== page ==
4 Stars Out Of 5
August 2, 2011
Ann H. Gabhart takes us on a fascinating journey into the world of the Shakers, a religious sect in the 1800s, who believed in a utopian type of lifestyle, communal living, visitations from angelic beings, and no marriage or family ties. Lacey Bishop agrees to marry her widowed preacher, almost twice her age, to help her take care of Rachel, a child who was left on his porch as a baby, but one Lacey loves as her own. Immediately, Lacey realizes her mistake, but knows she must keep her vows to the elderly man, even if those vows take her to a nearby Shaker village. There Lacey encounters a strange, hardworking group of people, with stringent rules, and ritualistic type worship. Rachel is immediately taken from her, and she is separated from her husband as well, as Shakers did not believe in family ties and regarded marriage as a sin.
Isaac Kingston, a widower and a victim of circumstance as well, finds himself in the Shaker village also, but only to put food in his stomach and a room over his head. Isaac carries around a burden of guilt over the death of his young wife, and it's only when he meets the lovely Lacey, does the sun begin to shine in his life once again. But for him it is a futile attraction, for not only is Lacey married, but all interaction between the Shaker men and women is strictly forbidden.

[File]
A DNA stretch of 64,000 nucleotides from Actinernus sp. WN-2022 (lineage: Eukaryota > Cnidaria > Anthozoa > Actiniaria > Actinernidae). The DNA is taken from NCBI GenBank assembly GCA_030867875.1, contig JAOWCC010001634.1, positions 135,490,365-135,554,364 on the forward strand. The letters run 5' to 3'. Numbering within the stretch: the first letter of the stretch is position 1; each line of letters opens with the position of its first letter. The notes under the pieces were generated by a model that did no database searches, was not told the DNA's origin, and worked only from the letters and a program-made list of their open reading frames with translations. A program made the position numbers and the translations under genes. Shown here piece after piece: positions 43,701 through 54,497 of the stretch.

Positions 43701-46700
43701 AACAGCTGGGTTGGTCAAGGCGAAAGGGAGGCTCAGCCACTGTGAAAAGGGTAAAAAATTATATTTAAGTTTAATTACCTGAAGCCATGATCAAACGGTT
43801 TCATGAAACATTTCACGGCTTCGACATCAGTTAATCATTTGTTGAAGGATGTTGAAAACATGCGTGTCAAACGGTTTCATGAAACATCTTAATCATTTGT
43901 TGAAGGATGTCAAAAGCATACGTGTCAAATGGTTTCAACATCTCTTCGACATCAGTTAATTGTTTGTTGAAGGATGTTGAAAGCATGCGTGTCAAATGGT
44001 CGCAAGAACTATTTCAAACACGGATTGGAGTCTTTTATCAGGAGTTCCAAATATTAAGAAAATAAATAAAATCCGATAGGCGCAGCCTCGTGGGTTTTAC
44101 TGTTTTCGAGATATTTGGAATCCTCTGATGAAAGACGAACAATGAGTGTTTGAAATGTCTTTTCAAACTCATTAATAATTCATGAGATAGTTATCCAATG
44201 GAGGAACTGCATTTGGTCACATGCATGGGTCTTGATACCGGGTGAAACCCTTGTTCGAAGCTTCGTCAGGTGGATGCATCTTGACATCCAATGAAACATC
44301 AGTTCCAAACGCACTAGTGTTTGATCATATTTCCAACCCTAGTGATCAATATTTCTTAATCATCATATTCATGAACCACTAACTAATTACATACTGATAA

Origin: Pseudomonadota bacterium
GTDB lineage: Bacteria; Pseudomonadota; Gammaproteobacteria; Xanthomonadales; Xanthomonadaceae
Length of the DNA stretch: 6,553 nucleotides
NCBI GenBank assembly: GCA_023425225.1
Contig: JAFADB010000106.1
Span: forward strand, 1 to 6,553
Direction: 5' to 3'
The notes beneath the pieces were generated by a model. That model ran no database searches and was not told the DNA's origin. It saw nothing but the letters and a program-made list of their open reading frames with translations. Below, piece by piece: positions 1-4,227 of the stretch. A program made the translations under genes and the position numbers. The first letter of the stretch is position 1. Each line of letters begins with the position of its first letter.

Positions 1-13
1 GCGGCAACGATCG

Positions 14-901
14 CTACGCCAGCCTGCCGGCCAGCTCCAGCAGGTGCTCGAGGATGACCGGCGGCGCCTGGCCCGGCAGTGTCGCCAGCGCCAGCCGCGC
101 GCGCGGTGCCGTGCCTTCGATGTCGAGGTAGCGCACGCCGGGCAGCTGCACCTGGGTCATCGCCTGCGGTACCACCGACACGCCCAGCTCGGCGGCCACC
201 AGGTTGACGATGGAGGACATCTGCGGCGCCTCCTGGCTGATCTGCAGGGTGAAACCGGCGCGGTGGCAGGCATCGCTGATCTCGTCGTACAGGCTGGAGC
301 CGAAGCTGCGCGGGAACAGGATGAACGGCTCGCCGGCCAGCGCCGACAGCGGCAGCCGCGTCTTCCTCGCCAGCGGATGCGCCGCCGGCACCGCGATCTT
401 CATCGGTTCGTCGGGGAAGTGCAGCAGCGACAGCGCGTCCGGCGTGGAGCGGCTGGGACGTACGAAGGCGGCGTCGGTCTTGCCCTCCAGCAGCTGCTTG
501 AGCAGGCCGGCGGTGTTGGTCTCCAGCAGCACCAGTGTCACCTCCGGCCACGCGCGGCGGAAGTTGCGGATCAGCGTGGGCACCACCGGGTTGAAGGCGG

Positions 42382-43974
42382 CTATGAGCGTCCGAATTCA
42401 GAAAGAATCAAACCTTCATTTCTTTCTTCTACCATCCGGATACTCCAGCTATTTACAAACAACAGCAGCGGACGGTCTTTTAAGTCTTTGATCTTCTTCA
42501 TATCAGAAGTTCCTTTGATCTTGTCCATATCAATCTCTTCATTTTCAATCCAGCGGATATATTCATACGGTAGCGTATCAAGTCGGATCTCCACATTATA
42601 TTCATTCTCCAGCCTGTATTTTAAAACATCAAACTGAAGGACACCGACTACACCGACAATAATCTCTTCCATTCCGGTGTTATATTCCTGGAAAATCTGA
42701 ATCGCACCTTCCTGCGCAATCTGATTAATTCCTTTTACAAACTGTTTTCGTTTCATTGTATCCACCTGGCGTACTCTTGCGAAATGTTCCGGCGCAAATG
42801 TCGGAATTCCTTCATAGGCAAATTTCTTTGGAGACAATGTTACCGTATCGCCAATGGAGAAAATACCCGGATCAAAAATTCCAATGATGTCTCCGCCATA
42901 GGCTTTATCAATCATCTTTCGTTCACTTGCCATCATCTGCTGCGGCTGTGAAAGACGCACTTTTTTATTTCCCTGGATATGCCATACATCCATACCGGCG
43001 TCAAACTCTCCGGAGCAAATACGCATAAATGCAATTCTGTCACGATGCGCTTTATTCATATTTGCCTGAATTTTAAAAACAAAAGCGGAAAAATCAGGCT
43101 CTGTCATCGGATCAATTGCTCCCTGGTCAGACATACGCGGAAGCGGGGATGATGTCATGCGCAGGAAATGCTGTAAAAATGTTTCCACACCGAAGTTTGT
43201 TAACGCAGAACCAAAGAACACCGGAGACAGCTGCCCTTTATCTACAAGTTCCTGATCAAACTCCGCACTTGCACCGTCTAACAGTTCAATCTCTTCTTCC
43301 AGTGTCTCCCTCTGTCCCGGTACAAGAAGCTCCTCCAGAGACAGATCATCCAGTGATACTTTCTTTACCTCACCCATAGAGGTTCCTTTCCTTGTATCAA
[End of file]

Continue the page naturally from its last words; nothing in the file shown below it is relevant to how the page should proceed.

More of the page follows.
As Lacey and Isaac live amongst the Shakers, dark, hidden secrets begin to unfurl, and they must find their way to the one true God, a God of grace and not of rules, a loving God who ordained the sanctity of marriage and family.
Who is Sister Aurelia, who supposedly receives visitatations from the angels, and what does she have against Lacey? What dark secrets are exposed in this seemingly peaceful, loving community? What does the future hold for Isaac and Lacey?...who not only is married, but leaving the Shaker village would mean leaving her Rachel behind.
I was fascinated with this book...the fourth Shaker novel written by Ann Gabhart. It can be read as a stand alone novel without reading the first three, but I highly recommend those as well. Ann stayed true to the reality of a Shaker's life and therefore the romance was downplayed between Lacey and Isaac, and centered more around the drama of living in a Shaker's world. Beautifully and realistically written, Ann has given us a fair look at the Shaker lifestyle...the good AND the bad. Beautifully done, Ann!